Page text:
3. 3.3 Profiles and Cloud of Points
        4. 3.4 Property of Distributional Equivalence
        5. 3.5 The Triplet and Classical Reciprocal Averaging
        6. 3.6 Solving the Triplet Using Eigen-Decomposition
        7. 3.7 Solving the Triplet Using Singular Value Decomposition
        8. 3.8 The Generalised Triplet and Reciprocal Averaging
        9. 3.9 Solving the Generalised Triplet Using Gram–Schmidt Process
        10. 3.10 Bivariate Moment Decomposition
        11. 3.11 Hybrid Decomposition
        12. 3.12 R Code
        13. 3.13 A Preliminary Graphical Summary
        14. 3.14 Analysis of Analgesic Drugs
        15. References
      2. Chapter 4: Simple Correspondence Analysis
        1. 4.1 Introduction
        2. 4.2 Notation
        3. 4.3 Measuring Departures from Complete Independence
        4. 4.4 Decomposing the Pearson Ratio
        5. 4.5 Coordinate Systems
        6. 4.6 Distances
        7. 4.7 Transition Formulae
        8. 4.8 Moments of the Principal Coordinates
        9. 4.9 How Many Dimensions to Use?
        10. 4.10 R Code
        11. 4.11 Other Theoretical Issues
        12. 4.12 Some Applications of Correspondence Analysis
        13. 4.13 Analysis of a Mother's Attachment to Her Child
        14. References
      3. Chapter 5: Non-Symmetrical Correspondence Analysis
        1. 5.1 Introduction
        2. 5.2 The Goodman–Kruskal Tau Index
        3. 5.3 Non-Symmetrical Correspondence Analysis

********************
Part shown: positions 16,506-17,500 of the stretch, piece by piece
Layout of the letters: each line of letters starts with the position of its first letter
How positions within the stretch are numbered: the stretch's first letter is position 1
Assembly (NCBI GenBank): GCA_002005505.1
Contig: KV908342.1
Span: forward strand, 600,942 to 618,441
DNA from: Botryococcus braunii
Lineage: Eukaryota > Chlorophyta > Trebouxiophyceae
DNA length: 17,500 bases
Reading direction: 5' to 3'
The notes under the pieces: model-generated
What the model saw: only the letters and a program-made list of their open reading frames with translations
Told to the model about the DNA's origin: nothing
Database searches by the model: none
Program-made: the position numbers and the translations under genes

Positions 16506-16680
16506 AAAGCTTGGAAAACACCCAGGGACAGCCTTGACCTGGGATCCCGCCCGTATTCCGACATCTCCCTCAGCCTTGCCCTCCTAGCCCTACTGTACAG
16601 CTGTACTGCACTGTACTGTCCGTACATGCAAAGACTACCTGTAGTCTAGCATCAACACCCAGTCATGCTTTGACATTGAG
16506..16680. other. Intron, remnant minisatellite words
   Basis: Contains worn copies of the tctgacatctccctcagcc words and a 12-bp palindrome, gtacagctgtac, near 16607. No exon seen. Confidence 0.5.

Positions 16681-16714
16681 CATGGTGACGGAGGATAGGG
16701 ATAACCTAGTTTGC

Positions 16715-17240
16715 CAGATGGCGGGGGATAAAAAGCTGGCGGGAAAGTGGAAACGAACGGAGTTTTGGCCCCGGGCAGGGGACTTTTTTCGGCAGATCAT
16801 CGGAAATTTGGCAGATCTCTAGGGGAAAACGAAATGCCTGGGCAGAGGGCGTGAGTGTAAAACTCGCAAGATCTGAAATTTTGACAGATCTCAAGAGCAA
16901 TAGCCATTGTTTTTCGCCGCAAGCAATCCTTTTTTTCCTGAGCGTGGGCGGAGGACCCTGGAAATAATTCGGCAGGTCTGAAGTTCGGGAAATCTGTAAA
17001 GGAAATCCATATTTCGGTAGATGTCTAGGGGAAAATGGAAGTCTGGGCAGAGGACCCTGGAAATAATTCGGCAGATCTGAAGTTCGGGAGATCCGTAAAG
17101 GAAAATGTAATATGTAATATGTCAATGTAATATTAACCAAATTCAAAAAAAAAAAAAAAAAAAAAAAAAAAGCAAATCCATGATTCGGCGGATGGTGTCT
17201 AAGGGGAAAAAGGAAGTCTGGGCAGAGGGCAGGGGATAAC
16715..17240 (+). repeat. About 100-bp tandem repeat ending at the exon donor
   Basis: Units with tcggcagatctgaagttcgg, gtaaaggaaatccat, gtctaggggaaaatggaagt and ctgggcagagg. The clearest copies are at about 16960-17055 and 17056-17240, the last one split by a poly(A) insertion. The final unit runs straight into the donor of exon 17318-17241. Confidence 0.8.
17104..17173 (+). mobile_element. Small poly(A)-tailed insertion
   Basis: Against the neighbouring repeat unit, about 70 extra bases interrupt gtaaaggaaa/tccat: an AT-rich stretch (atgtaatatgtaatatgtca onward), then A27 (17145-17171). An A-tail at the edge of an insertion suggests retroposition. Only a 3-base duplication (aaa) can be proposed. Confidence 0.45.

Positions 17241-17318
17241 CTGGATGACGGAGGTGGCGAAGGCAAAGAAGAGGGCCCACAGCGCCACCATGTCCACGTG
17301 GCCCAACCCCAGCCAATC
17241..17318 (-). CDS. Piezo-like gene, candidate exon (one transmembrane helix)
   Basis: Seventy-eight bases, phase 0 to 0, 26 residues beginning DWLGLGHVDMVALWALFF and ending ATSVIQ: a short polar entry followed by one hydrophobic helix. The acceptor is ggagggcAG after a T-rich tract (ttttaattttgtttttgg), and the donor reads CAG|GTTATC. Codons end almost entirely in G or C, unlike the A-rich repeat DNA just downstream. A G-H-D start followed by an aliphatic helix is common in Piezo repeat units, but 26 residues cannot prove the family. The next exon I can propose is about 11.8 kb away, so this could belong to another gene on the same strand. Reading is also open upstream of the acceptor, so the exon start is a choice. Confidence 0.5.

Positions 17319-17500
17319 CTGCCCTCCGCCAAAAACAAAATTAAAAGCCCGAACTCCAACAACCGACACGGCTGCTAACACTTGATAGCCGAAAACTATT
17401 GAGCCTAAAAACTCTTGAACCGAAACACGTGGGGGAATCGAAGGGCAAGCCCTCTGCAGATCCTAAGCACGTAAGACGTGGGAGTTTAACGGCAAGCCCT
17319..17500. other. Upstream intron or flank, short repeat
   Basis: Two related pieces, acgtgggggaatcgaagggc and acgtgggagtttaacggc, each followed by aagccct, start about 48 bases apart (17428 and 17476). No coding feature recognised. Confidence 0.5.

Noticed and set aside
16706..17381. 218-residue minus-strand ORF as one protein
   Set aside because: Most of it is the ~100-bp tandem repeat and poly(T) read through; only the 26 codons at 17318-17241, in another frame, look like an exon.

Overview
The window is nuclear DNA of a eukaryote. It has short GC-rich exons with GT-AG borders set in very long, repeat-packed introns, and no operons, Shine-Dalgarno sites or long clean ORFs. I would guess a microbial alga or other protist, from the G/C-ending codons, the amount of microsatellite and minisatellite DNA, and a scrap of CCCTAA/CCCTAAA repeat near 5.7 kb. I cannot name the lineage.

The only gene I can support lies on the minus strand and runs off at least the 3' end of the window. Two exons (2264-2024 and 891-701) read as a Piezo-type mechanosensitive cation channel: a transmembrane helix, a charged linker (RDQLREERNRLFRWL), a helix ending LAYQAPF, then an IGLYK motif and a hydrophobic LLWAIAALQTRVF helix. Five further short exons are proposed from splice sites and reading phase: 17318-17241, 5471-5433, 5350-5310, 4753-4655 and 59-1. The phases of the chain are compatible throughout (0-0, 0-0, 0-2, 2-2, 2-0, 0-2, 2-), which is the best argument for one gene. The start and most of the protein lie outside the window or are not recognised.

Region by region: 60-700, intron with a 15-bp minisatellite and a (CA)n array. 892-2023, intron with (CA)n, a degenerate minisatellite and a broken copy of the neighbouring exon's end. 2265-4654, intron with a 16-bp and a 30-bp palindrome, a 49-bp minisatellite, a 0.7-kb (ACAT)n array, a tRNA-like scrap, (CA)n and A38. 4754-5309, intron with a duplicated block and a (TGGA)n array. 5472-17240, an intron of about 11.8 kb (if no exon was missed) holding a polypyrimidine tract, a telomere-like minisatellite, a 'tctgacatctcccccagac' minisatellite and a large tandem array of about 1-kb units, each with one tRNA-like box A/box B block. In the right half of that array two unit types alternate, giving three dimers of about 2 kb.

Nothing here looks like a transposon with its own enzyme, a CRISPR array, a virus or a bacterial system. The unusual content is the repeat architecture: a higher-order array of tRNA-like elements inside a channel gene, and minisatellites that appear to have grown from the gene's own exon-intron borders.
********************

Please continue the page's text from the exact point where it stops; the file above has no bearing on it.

4. 5.4 The Coordinate Systems
        5. 5.5 Transition Formulae
        6. 5.6 Moments of the Principal Coordinates
        7. 5.7 The Distances
        8. 5.8 Comparison with Simple Correspondence Analysis
        9. 5.9 R Code
        10. 5.10 Analysis of a Mother's Attachment to Her Child
        11. References
      4. Chapter 6: Ordered Correspondence Analysis
        1. 6.1 Introduction
        2. 6.2 Pearson's Ratio and Bivariate Moment Decomposition
        3. 6.3 Coordinate Systems
        4. 6.4 Artificial Data Revisited
        5. 6.5 Transition Formulae
        6. 6.6 Distance Measures
        7. 6.7 Singly Ordered Analysis
        8. 6.8 R Code
        9. References
      5. Chapter 7: Ordered Non-Symmetrical Correspondence Analysis
        1. 7.1 Introduction
        2. 7.2 General Considerations
        3. 7.3 Doubly Ordered Non-Symmetrical Correspondence Analysis
        4. 7.4 Singly Ordered Non-Symmetrical Correspondence Analysis
        5. 7.5 Coordinate Systems for Ordered Non-Symmetrical Correspondence Analysis
        6. 7.6 Tests of Asymmetric Association
        7. 7.7 Distances in Ordered Non-Symmetrical Correspondence Analysis
        8. 7.8 Doubly Ordered Non-Symmetrical Correspondence of Asbestos Data
        9. 7.9 Singly Ordered Non-Symmetrical Correspondence Analysis of Drug Data
        10. 7.10 R Code for Ordered Non-Symmetrical Correspondence Analysis
        11. References
      6. Chapter 8: External Stability and Confidence Regions